The Thinker's Garage Pondering Automotive History, Design and Culture

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Celebrating the Volkswagen Up!

I am often asked what my favourite new car design is. My response that it is the base model Volkswagen often raises eyebrows, but there are plenty of reasons why the Volkswagen Up! is one of my favourite new cars.

In an age where car design is often not much more than simply styling, the level of detail that has gone into the Volkswagen Up!’s design is refreshingly thorough. The constraints of a brief that require a car to be both small and inexpensive have led to some inspired thinking in the past: the Fiat Nuova 500, Citroen 2CV and the Mini are obvious proof of this. Interestingly enough, all three of these cars could be considered the product of one man’s focus and creativity. Sure, others may have been involved in their development but Dante Giacosa, André Lefèbvre and Alec Issigonis stand proud as the creative forces behind the 500, 2CV and Mini. The Up! was championed by Walter De Silva and the fact it was the product first and foremost of design thinking is one of the reasons why it is so successful, and Mr De Silva and his team at Volkswagen should be proud. In this case, design runs deeper than simply surfacing and interior trim and the Up! is so much richer for it.

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At first glance, the interior of the Up! is impressive for such an inexpensive car. The controls are nice, the plastics are good quality and it is not too grey and depressing, a fate suffered by all too many entry level vehicles. On further inspection though, a lot of the features that contribute to making the Up!’s interior as unique and pleasant as it is also double as ways to save costs. While many small cars use cheap, thin feeling plastics for sections like door cards, the Up!’s door card is small and framed by door metal, giving the interior a body coloured splash of brightness and reducing its size and thus production costs. The centre console is small but good quality and is mounted on the nice interior carpet. This adds a softer feel to the interior and helps create a sense of space in what is quite a small cabin. The textiles are playful, the controls simple and utilitarian but well executed and the overall perceived quality is excellent as one might expect from Volkswagen.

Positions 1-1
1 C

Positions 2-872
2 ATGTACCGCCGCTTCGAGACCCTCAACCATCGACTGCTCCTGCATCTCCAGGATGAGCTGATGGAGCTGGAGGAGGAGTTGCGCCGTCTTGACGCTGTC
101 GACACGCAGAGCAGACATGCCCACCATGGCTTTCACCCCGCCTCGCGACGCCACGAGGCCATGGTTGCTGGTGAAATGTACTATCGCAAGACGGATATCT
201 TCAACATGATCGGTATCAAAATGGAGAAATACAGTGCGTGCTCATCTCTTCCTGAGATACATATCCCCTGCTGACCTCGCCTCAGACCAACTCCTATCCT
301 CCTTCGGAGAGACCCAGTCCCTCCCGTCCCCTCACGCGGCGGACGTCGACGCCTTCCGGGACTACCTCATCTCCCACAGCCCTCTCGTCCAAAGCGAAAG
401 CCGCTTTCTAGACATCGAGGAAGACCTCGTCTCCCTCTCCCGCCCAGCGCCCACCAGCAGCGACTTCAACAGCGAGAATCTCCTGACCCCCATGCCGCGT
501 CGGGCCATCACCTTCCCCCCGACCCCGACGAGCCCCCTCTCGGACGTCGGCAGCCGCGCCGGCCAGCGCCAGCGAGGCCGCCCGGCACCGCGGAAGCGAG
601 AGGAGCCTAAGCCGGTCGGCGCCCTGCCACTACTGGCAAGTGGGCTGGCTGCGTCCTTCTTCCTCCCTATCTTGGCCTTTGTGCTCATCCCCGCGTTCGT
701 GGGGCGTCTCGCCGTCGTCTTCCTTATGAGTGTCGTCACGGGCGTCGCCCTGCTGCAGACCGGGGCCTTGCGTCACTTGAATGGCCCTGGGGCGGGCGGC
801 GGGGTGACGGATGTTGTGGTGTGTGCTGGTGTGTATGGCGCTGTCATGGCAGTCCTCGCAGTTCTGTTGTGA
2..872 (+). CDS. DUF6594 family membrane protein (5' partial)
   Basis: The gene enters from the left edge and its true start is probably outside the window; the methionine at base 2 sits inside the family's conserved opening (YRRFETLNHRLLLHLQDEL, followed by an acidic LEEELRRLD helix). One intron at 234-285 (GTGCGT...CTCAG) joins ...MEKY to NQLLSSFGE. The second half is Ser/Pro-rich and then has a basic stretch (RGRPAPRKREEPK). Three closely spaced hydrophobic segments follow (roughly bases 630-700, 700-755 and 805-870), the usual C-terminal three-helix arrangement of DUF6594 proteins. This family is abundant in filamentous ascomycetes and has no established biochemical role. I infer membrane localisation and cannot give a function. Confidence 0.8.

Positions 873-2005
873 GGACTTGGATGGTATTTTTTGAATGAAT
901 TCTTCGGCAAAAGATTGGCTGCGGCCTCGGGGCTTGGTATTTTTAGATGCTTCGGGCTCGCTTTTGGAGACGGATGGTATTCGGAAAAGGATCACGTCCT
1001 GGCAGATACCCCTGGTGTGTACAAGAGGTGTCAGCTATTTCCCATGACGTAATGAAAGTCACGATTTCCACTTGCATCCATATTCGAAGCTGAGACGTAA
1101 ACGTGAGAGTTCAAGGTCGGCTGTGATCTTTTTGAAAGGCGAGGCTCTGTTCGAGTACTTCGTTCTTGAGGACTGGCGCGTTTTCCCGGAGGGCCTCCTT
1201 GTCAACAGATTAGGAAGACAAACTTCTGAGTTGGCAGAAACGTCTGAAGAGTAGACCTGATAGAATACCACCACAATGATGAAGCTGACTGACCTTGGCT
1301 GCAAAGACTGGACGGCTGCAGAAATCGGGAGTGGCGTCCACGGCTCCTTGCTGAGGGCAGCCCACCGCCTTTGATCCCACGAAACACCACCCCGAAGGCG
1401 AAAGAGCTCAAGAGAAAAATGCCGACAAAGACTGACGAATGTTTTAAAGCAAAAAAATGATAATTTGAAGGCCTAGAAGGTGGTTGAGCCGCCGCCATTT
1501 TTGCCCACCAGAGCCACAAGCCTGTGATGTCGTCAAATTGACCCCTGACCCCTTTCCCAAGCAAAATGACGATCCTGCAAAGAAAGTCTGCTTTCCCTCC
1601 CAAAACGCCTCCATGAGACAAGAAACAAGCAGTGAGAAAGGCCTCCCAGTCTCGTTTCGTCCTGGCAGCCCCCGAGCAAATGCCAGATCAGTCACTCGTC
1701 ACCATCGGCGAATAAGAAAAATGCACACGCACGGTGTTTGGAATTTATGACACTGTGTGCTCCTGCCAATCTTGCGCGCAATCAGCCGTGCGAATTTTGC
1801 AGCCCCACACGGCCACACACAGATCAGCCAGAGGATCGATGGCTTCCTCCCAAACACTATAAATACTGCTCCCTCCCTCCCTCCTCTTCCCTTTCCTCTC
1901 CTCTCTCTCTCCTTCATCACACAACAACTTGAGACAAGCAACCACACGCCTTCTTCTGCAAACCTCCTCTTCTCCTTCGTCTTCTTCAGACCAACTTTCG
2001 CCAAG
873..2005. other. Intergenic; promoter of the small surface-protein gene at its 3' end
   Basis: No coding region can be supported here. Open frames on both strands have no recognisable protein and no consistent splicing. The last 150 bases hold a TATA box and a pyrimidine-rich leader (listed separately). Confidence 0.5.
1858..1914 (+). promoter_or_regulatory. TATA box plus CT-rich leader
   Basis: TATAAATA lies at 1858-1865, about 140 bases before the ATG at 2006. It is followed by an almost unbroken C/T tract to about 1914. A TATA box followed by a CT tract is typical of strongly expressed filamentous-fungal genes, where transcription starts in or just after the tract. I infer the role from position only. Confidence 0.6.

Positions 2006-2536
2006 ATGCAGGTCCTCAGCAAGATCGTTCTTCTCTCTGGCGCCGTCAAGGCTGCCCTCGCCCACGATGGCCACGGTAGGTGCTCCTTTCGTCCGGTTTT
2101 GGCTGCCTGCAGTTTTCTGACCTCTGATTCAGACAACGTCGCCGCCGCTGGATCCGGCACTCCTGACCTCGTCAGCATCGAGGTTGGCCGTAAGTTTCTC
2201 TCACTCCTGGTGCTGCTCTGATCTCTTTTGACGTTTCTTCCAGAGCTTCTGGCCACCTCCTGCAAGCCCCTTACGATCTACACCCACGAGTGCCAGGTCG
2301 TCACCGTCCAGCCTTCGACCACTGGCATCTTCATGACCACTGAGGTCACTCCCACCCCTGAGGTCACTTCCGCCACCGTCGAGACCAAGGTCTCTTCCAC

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The exterior too is a delight. The Up! shies away from modern trends of over styling and brands attempting to portray vehicles as something they are not. It is honest, efficient and extremely well-executed. Its face allows us to instantly recognise it as a Volkswagen, while avoiding aggression and the trap many small cars fall into of trying too hard to be cute. The chamfered two-box shape of the Up! looks pleasingly simple but has clearly had a lot of effort placed into getting the proportions correct. There is just enough going on with the surfacing to make the car visually interesting without being busy and I expect the car to age incredibly well because of this. Undoubtedly the biggest design highlight is the glass tailgate section, which adds a high quality and unique styling feature which works especially well on light coloured Up!s while being efficient to produce and durable.

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In these times of financial austerity and environmental concern, cars like the Volkswagen Up! are very relevant. The Up! is what happens when you take the type of attitude that produced some of the great classic cars and combine it with modern design practices, materials and technologies. In a world where the transient nature of pop culture rules and our icons are often fleeting the Up!’s ability to be creative, different and relevant while remaining honest and timelessly simple is something that should be celebrated.

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